“The end result is fairly what we imagined it to be. Obviously the next time we do it, we’ll improve by 5% maybe. But the point is that what we visualized we were sort of sensible enough to know as a team that certain things will happen. But yes, the time anticipated shooting it was a lot more than we imagined it. We thought we’ll complete it in 30 days but it took 40-42 days. That is something that happens when you get into the process you want to keep improving. And you also realise that it is much tougher than the usual shoot. In that sense, there may be more learning experiences, but what we set out to do in terms of quality, it’s largely there. A lot of efforts also went into getting the right cast. If the performers are right it will automatically hold your story as they give credibility to the kind of characters you want to create.”

According to you, how has entertainment changed over the years?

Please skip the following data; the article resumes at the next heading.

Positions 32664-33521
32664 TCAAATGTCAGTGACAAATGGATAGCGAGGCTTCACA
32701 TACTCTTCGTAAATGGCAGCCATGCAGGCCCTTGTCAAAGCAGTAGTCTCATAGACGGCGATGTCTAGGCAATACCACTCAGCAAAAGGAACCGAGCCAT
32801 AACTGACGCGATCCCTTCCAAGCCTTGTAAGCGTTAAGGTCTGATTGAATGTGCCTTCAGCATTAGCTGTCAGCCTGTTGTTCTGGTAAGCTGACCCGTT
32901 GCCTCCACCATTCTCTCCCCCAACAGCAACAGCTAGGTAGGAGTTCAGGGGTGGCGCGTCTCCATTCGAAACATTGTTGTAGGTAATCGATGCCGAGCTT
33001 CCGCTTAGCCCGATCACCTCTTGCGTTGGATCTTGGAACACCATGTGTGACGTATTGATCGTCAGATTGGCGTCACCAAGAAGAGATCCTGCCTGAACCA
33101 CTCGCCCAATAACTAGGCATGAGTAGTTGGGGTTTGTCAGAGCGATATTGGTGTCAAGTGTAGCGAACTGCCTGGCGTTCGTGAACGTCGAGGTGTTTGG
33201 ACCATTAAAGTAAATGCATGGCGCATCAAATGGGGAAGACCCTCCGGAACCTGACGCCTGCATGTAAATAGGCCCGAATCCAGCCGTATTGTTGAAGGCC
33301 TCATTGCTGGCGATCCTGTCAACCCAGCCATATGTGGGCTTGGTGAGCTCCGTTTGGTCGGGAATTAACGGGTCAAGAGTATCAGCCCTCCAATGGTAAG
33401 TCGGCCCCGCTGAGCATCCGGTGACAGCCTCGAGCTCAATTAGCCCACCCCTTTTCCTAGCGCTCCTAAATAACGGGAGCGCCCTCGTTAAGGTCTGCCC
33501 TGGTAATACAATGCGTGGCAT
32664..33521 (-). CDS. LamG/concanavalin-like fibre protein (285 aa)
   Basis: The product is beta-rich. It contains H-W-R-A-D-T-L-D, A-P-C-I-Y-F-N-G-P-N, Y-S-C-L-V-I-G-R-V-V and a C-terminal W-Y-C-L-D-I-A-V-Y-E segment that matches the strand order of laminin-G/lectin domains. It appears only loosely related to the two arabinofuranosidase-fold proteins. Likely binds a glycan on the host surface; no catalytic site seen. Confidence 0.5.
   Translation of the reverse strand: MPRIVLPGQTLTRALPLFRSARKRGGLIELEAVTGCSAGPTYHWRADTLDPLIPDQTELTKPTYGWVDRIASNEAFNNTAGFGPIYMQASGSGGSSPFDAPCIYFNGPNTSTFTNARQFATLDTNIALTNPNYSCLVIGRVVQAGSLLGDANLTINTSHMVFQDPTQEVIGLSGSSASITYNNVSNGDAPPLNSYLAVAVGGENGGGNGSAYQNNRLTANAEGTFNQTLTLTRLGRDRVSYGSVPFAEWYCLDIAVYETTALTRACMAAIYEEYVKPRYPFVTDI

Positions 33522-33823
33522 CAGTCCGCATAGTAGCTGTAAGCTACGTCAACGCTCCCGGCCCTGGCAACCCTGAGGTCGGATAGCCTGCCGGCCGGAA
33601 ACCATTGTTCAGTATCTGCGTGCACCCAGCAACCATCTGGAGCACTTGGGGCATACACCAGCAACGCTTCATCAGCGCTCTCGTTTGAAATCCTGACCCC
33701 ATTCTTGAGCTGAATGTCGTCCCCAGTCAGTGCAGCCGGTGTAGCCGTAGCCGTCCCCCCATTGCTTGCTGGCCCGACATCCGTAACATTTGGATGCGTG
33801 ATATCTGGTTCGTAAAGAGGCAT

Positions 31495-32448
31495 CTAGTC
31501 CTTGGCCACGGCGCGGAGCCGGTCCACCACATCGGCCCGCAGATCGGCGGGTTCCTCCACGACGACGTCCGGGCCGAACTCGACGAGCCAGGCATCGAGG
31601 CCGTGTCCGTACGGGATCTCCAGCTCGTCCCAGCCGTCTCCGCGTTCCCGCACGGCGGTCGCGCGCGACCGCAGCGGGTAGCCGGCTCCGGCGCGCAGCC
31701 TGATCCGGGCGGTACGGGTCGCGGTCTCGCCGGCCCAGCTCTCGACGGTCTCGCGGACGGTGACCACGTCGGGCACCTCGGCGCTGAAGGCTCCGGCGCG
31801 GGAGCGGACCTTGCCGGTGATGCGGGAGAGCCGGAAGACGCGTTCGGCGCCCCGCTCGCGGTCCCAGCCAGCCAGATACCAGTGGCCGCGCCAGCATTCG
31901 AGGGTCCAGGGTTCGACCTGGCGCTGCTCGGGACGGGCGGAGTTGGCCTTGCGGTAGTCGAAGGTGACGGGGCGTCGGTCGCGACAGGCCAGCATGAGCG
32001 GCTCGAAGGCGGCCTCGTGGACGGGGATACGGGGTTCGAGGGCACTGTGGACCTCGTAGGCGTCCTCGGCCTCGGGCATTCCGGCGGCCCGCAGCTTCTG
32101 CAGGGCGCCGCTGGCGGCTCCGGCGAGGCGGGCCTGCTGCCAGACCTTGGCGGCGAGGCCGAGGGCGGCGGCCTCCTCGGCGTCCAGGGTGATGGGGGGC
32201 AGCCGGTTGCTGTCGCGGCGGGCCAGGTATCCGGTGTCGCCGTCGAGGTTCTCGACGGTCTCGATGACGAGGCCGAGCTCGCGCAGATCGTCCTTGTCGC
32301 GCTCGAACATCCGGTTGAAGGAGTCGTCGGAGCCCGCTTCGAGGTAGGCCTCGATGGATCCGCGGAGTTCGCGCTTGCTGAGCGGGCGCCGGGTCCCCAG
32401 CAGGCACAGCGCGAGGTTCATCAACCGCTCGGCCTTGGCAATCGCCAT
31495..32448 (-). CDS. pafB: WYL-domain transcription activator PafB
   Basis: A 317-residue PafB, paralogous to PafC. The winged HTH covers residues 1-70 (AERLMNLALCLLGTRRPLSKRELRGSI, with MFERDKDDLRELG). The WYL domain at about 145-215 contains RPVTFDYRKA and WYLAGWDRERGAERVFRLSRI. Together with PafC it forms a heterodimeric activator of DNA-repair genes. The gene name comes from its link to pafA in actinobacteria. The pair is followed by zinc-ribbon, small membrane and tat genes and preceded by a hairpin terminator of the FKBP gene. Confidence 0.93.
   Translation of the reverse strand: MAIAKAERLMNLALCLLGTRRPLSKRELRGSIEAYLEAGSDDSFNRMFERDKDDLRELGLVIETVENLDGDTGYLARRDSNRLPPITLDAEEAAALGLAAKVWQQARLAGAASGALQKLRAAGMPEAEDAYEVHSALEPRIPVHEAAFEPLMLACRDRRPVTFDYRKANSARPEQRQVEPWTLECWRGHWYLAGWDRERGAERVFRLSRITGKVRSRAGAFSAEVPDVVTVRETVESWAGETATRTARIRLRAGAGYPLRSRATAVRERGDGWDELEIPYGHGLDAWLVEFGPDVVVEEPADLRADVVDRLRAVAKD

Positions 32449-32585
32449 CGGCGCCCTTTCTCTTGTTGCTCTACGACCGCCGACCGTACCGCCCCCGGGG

“Entertainment as in with fiction, one good thing that has happened is that the shows have become more real. They are becoming more grippy perhaps in the digital space. Because Television has always been for family viewing. It is always for a community to sit together and the dynamics of tv are within the family. And in the family too in such a way that only certain issues are discussed. Certain issues that can be appealing to the older or younger generation or both. There has been some kind of family universal. Here what happens is that it is the individual. An individual can pick up the phone or Ipad and watch it. Of course, in some cases, they may watch it with their partner or their kids. But it is largely about one person and it can be edgy. It can bring out many truths. It can bring out many hypocrisies and can be dark. The erotic part is the least because that is not something that I feel is going to hold but the rest of it can keep improving. The grammar of the stories, what pace you tell them in, and because you have only 10-12 episodes in one season depending on the show. That way I think it is a huge amount of gratification for all kinds of viewers.”

Catch the trailer here:

The Gone Game is now streaming on Voot Select.